by: Tyler Durden
July 25, 2012
Up until this point, Europe has been transfixed with severing the linkage between the sovereign and the banking system. This has been a particularly big issue in Spain because as is now well known, its banks are insolvent, yet the country is trying to pass off as not needing a bailout. Of course, if RBS is correct, that is all going to change very soon as the entire country demands a formal bailout. Yet link that has been largely ignored is the link between the sovereign, the financial sector and the broad corporate sector. Because if the first two are imploding, it is only a matter of time before the latter is also dragging into the maelstrom. As of minutes ago, this has just happened, following an announcement by Telefonica, Spain’s second largest company(and potentially largest depending on what Santander does any given day), that it has cancelled its dividend and share buyback for the entire year.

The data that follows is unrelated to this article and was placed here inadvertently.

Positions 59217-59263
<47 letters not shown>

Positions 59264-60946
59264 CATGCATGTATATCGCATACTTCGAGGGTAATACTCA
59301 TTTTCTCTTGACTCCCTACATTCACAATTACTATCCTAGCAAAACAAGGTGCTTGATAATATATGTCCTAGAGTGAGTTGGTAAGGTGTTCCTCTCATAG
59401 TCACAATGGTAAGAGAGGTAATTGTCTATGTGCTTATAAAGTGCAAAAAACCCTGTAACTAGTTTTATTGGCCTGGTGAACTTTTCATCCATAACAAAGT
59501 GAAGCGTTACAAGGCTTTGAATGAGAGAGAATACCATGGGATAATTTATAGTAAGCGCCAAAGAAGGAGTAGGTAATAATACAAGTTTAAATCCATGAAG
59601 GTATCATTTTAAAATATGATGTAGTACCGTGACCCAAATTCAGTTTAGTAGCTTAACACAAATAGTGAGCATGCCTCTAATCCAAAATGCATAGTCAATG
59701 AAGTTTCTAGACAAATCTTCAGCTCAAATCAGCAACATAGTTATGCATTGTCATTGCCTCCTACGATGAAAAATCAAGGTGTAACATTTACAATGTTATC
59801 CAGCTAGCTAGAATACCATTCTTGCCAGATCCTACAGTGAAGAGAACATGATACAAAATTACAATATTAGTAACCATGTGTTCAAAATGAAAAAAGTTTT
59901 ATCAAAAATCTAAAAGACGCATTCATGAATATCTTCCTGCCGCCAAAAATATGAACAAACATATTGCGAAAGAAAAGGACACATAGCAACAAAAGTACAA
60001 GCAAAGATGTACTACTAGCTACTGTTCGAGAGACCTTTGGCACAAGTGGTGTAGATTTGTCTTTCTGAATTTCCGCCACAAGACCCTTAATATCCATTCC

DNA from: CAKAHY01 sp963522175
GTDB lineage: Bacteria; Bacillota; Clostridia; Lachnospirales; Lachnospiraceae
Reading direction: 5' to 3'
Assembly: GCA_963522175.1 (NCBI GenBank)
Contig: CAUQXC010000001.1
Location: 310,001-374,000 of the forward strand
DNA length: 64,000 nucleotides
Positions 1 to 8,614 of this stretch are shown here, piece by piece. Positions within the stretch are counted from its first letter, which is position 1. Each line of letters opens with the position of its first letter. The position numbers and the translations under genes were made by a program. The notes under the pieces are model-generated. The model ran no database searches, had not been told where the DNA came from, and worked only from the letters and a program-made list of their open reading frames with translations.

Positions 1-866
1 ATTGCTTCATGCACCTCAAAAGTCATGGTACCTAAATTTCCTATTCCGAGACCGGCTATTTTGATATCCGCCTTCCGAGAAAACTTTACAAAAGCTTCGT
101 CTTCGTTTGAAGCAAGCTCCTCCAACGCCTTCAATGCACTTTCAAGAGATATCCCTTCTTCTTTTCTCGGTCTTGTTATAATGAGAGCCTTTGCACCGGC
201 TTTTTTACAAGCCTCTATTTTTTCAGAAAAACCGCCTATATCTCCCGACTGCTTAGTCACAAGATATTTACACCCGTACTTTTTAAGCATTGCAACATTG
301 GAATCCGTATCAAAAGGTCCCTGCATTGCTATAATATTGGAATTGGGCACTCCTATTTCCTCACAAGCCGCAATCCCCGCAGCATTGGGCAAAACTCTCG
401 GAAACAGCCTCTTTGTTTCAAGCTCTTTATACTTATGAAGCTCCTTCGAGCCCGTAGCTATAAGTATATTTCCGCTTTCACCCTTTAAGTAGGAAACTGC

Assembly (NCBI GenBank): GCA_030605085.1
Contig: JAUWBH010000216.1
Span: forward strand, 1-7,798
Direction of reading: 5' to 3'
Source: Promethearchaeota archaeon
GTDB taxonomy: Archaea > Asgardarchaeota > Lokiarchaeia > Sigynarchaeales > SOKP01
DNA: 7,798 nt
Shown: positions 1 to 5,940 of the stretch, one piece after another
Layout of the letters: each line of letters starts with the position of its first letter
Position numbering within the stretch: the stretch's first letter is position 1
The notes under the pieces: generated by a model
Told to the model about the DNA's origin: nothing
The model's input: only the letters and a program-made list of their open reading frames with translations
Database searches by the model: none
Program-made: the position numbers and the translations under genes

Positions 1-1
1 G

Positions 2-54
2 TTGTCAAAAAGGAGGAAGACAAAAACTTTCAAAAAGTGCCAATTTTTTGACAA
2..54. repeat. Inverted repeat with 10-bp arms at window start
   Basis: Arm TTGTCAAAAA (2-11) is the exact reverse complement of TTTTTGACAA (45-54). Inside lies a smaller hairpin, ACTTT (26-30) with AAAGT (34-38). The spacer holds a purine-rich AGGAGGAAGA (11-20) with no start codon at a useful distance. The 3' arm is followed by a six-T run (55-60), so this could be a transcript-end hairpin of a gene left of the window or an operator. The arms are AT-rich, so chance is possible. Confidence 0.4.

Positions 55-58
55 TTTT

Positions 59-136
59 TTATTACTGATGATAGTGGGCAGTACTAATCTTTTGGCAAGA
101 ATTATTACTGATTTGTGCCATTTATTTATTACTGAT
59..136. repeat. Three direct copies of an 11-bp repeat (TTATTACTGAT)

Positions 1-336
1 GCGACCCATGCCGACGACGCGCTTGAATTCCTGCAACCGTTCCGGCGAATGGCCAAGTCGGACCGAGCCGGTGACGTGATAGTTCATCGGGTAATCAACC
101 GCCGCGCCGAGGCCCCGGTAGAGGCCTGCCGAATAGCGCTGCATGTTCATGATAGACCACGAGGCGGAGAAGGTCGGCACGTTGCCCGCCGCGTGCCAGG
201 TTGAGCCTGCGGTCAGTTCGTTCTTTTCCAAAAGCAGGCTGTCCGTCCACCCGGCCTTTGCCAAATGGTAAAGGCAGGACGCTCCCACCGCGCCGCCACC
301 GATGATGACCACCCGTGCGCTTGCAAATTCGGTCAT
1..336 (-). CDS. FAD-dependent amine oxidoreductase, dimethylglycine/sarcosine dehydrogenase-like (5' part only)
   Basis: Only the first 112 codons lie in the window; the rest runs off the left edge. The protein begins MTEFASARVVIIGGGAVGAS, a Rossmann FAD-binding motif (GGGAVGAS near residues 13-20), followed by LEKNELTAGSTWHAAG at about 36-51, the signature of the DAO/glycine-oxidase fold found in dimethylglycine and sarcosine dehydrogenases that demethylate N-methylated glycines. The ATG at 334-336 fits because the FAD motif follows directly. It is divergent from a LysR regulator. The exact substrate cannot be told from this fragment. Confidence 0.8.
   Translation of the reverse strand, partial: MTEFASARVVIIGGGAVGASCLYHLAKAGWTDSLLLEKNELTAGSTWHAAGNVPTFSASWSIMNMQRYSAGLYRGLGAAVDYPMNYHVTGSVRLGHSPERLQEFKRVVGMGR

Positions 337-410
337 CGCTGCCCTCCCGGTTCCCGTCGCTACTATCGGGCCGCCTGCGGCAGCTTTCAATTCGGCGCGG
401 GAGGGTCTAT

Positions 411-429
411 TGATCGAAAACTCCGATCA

- TELEFONICA SAYS CANCELS DIVIDEND AND SHARE BUYBACK FOR 2012
- TELEFONICA SAYS TO RESUME SHAREHOLDER REMUNERATION IN 2013
- TELEFONICA TO CUT TOP MANAGERS’ TOTAL COMPENSATION BY 30%
Why is Telefonica doing this? Simple – to conserve cash ahead of what may be a sovereign default which will have a huge adverse impact on all Spanish corporations.